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Are Urology Residents Ready to Treat Premature Ejaculation After Their Training?

Authors


Saturnino Luján, MD, Department of Urology, Hospital Universitari i Politècnic La Fe, Bulevar Sur s/n, Valencia 46026, Spain. Tel: +34 616936453; Fax: +34 96 386 87 89; E-mail: slujanmarco@comv.es

ABSTRACT

Introduction.  The management of premature ejaculation (PE) among urology residents (URs) in the era of standard definition and new treatments is unknown.

Aim.  To determine how future urologists currently address PE and to review their adherence to guidelines.

Methods.  A specifically designed survey on the preferred approaches to the treatment of PE was given to residents during the Eighth European Urology Education Programme. The results were tabled, and descriptive statistics were used to analyze differences in practice patterns.

Main Outcomes Measures.  The responses are compared with clinical guidelines and recommendations.

Results.  A total of 360 URs attended the recommendation course, and 140 answered the survey (response rate: 38.8%). Seventeen (12.1%) of the respondents considered PE to be a very common sexual dysfunction, 62 (44.3%) considered PE to be frequent, 33 (23.6%) considered this condition uncommon, and 28 (20%) did not consider PE to be a dysfunction. Regarding incidents, 67 residents (47.9%) treated one patient per week. To assess PE, 132 (94.3%) used sexual history, 37 (26.4%) used physical examination, 38 (27.1%) used questionnaires, and 4 (2.9%) used laboratory testing. The preferred initial management strategy for PE was psychological/behavioral therapy for 65 (46.4%) residents. Topical anesthetic, andrological referral, and prescription of selective serotonin reuptake inhibitors (SSRIs) on demand were favored by 34 (24.3%), 19 (13.6%), and 8 (12.9%) of the respondents, respectively. Other options were psychiatric referral, which was preferred by two (1.4%) respondents, and prescription of daily SSRIs, which was preferred by two (1.4%) respondents. The preferred secondary treatment for patients who did not improve initially was prescription of SSRIs for on demand, which was 46 (32.9%) respondents. In cases where patients had concomitant erectile dysfunction (ED), 16 (11.4%) URs treated only the ED and 60 (42.9%) treated both conditions.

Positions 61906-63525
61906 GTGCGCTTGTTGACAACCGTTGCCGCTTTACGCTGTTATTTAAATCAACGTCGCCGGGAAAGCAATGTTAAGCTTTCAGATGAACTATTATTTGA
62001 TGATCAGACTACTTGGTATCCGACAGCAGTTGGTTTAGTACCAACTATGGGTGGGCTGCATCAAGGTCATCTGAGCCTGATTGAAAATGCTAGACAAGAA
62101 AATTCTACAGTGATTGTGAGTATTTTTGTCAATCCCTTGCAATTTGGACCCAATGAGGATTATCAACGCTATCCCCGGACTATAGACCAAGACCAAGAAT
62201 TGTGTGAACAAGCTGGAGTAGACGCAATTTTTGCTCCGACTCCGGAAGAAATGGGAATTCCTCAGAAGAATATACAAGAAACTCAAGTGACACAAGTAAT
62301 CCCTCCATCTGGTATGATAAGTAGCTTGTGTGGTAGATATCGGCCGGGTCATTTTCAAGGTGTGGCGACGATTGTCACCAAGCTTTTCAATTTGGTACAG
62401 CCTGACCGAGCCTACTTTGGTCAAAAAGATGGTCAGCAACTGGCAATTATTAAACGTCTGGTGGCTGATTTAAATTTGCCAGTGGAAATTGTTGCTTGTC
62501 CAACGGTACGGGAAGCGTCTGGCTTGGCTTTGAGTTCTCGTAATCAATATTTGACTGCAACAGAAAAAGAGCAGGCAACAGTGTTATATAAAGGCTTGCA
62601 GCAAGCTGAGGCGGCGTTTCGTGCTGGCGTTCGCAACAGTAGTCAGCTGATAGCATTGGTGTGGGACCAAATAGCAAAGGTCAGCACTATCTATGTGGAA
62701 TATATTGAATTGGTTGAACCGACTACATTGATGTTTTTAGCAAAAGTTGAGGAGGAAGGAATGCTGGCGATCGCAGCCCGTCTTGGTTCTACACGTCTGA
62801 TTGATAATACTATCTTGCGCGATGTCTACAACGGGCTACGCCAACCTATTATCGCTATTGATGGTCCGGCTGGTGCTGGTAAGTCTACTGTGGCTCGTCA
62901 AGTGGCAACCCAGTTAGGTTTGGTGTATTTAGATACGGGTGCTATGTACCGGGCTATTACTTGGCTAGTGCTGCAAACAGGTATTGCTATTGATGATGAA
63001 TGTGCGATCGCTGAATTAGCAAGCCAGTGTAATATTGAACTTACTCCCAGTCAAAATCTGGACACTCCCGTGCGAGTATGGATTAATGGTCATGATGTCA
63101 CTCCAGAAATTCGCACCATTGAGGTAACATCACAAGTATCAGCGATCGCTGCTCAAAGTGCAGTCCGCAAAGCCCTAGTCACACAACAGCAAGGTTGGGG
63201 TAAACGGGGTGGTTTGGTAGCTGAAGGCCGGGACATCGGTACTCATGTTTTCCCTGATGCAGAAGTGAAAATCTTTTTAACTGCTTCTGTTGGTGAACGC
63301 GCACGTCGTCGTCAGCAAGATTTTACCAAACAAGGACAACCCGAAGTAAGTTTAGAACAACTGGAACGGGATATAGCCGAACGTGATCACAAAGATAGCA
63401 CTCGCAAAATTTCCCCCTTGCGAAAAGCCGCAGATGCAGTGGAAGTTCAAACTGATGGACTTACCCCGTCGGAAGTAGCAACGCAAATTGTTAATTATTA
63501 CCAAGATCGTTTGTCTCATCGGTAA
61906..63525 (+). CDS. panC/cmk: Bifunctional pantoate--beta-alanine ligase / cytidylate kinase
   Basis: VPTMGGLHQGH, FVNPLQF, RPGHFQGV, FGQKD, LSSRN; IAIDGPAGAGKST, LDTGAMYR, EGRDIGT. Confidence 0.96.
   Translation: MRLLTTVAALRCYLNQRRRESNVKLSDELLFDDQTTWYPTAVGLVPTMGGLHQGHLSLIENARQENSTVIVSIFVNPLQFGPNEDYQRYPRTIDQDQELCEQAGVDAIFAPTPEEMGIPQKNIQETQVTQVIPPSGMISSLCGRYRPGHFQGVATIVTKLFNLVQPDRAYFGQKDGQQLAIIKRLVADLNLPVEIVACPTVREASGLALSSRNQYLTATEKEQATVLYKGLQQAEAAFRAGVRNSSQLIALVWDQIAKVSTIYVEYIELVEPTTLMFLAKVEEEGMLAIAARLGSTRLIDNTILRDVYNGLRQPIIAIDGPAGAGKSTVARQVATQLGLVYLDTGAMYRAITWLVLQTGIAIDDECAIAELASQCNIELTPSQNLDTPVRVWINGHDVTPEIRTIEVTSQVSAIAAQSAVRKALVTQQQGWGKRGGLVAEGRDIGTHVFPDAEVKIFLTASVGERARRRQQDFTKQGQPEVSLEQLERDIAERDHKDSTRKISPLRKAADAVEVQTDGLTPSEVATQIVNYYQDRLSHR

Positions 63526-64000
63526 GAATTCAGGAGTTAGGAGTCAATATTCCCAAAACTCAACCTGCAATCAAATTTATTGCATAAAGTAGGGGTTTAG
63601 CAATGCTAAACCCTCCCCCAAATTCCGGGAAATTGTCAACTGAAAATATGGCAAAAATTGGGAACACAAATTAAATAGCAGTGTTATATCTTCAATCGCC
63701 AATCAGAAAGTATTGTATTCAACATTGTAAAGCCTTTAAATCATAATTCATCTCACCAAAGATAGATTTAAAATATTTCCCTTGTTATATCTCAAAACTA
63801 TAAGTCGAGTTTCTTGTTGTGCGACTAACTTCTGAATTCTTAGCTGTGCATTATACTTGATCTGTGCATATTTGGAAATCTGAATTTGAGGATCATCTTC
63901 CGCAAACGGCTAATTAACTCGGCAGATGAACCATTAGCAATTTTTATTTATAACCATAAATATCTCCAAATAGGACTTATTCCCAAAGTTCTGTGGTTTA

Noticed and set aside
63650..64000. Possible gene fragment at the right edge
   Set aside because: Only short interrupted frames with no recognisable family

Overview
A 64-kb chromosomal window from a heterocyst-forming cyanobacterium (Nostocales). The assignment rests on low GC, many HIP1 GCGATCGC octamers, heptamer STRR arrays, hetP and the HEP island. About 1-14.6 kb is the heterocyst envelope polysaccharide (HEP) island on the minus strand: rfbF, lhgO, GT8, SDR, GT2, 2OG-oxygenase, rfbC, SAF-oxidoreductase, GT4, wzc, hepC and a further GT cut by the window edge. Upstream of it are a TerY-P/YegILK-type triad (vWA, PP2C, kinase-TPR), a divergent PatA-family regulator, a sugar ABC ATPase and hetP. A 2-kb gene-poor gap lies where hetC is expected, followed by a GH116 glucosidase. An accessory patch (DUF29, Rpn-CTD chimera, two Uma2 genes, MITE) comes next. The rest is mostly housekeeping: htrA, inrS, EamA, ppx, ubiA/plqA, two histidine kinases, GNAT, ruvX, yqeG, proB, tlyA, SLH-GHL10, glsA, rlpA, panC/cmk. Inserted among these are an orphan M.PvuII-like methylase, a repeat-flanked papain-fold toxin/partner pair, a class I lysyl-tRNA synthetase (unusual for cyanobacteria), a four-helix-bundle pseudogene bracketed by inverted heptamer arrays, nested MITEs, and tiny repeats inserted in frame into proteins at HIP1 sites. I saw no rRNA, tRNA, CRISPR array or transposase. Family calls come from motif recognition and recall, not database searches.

Conclusions.  The majority of URs follow the established guidelines for diagnosis of PE, but not for treatment. The URs have an insufficient medical education in sexual medicine. Luján S, García-Fadrique G, Morales G, Morera J, Broseta E, and Jiménez-Cruz JF. Are urology residents ready to treat premature ejaculation after their training? J Sex Med 2012;9:404–410.

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